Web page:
Distributed energy resources (DERs): Traditionally the distribution network connects supply and demand (check out last week’s deep dive for more information). However, now more and more people have rooftop solar panels, battery storage, and even small wind farms. These examples are called distributed energy resources (DERs). No longer are huge power plants the only energy generation source on the grid.
Furthermore, most of these DERs are renewables and, consequently, their energy production is intermittent. This means that a large amount of energy may flow into the grid at the same time causing technical problems, such as overvoltages.
Novel demand: more people drive an electric vehicle (EV) that needs to be charged and install heat pumps in their homes. These create novel demand for electricity in the distribution network. The added loads increase the electricity consumption’s peaks and stress the whole network.
The figure below compares a traditional electrical grid with a modern and future smart grid through a sketch. In the traditional grid, the electricity flows from centralized generating stations to industry and residential consumers. In the modern grid, electricity is generated both in large generating stations, but also in smaller DERs in the distribution network. Additionally, at all stages of the grid, new high-power consumers, such as EVs, are present.
To ensure that these new resources are properly managed and that the grid’s failures are minimized, a set of innovations both on hardware and software need to happen. We must use new technologies to manage the challenges of the future grid and enable flexible electricity demand.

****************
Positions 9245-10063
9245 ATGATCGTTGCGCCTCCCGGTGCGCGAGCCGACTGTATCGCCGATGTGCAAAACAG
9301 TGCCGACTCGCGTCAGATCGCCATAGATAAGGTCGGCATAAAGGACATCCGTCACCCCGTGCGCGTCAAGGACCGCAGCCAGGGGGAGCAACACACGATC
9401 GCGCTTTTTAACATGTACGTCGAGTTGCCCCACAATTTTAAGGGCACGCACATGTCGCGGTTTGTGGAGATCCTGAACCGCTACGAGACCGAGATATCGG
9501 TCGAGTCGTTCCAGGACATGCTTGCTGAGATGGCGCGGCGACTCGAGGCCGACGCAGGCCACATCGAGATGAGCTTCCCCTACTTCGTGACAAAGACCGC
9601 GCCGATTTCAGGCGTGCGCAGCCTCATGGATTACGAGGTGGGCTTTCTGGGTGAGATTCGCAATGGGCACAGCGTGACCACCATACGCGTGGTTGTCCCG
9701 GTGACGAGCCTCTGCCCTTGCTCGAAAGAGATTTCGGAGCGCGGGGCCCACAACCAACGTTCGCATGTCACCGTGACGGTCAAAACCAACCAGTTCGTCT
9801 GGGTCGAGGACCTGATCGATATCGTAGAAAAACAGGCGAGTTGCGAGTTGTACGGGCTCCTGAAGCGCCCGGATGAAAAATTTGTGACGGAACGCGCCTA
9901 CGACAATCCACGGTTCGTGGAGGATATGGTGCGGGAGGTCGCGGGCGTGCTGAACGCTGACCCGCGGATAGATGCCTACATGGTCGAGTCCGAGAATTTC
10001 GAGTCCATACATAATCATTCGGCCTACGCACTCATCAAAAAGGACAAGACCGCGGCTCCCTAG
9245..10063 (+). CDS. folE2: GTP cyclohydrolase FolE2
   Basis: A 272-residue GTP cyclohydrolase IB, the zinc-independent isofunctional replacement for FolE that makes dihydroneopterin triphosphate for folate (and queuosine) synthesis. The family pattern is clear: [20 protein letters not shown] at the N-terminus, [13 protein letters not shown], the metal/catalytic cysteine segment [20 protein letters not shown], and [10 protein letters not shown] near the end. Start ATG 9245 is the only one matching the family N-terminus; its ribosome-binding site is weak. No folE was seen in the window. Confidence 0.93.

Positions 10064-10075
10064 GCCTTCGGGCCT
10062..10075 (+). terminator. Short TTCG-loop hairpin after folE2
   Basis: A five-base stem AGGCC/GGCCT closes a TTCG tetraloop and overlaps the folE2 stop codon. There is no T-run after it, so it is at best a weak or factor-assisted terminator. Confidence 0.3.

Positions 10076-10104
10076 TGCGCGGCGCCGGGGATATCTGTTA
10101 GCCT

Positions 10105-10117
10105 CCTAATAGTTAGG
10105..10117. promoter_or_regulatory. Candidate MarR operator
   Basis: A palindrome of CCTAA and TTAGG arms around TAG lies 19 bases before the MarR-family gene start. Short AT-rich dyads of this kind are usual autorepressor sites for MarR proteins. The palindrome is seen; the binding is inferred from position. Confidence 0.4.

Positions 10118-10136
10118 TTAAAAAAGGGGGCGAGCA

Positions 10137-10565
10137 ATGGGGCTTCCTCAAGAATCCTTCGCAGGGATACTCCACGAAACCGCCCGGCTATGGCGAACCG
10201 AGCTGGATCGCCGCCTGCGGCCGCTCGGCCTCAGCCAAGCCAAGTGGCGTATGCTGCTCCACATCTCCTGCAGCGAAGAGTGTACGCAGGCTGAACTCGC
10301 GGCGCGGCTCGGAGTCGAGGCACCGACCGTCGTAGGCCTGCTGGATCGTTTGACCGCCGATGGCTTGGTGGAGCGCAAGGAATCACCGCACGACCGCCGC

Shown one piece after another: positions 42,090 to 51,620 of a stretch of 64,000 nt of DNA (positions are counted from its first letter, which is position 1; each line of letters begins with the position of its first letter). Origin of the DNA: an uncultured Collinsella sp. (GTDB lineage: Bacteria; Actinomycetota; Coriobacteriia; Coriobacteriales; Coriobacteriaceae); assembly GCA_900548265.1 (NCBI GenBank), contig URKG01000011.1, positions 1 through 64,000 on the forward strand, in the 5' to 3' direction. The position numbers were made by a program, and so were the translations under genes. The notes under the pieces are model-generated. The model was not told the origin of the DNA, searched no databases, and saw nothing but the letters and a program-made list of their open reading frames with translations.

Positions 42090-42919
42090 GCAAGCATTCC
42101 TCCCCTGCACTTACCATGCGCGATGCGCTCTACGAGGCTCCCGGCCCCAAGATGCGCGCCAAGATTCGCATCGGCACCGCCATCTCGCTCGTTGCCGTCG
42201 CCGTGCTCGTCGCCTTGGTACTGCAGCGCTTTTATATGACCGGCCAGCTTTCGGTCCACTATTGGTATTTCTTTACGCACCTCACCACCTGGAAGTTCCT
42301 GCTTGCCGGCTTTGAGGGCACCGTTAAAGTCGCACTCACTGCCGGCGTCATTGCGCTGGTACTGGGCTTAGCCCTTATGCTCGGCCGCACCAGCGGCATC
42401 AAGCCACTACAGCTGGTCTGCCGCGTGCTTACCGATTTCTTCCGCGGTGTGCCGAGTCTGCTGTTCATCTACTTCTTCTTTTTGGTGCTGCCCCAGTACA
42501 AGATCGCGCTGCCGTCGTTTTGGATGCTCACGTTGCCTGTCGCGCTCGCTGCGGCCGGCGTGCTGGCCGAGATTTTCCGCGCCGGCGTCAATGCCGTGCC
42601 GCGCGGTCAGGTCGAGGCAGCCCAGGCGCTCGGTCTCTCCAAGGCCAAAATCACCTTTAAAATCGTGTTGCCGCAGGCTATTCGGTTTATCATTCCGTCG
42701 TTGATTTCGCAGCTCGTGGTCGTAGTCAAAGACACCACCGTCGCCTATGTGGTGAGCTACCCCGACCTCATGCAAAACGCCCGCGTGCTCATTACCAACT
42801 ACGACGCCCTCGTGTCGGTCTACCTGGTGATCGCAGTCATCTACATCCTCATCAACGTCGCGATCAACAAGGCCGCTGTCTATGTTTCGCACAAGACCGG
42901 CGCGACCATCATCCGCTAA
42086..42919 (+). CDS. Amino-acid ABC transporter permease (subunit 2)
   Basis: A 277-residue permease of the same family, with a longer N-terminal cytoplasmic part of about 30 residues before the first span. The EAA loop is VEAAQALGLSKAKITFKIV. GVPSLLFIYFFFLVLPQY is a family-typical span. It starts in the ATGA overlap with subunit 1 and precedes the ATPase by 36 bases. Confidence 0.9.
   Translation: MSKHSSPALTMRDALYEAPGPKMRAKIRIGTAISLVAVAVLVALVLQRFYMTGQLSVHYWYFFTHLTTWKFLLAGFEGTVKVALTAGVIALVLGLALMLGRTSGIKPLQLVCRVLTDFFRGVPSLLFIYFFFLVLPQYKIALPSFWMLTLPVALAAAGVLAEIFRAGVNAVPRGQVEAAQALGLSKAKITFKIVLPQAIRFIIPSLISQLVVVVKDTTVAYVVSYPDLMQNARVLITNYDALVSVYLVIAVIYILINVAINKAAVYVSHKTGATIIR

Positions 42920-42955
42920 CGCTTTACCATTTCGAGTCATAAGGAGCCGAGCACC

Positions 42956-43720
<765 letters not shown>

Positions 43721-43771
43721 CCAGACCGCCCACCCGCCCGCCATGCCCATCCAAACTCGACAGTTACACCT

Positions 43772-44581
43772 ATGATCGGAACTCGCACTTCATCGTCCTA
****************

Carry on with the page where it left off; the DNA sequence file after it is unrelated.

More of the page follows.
Let’s dive deeper into these new technologies that can help us to decarbonize the grid. I’ve divided these technologies according to three solution areas: (1) hardware improvements, (2) supply & demand forecasting, and (3) grid control.
(1) Hardware Improvements
The grid of the future has to withstand increased climate stress (extreme heat and cold waves, floods, etc.), larger demand fluctuation, and ensure minimal energy loss.
The existing distribution grids’ hardware must be digitally retrofitted with new smart equipment. For example, embedded smart sensors can send real-time data to the cloud and allow continuous predictive maintenance and minimize grid failures. Other smart sensors will enable grid operators to measure demand and loads at various grid points, enabling advanced grid-control algorithms (see solution area 3 Grid control).
There is room for improvement also in the transmission lines. By improving them, energy loss can be minimized when transmitting electricity over long distances. Advances in high-voltage DC technology and/or superconducting materials provide opportunities to build transmission lines with minimal energy losses.
(2) Supply and Demand Forecasting
As the share of variable energy resources grows (e.g., wind and solar), the importance of forecasting their production to ensure a reliable grid operation rises. Additionally, the rollout of DERs increases the complexity of the demand, which starts to be intermittent too (due to periods of self-production, for example, through solar panels).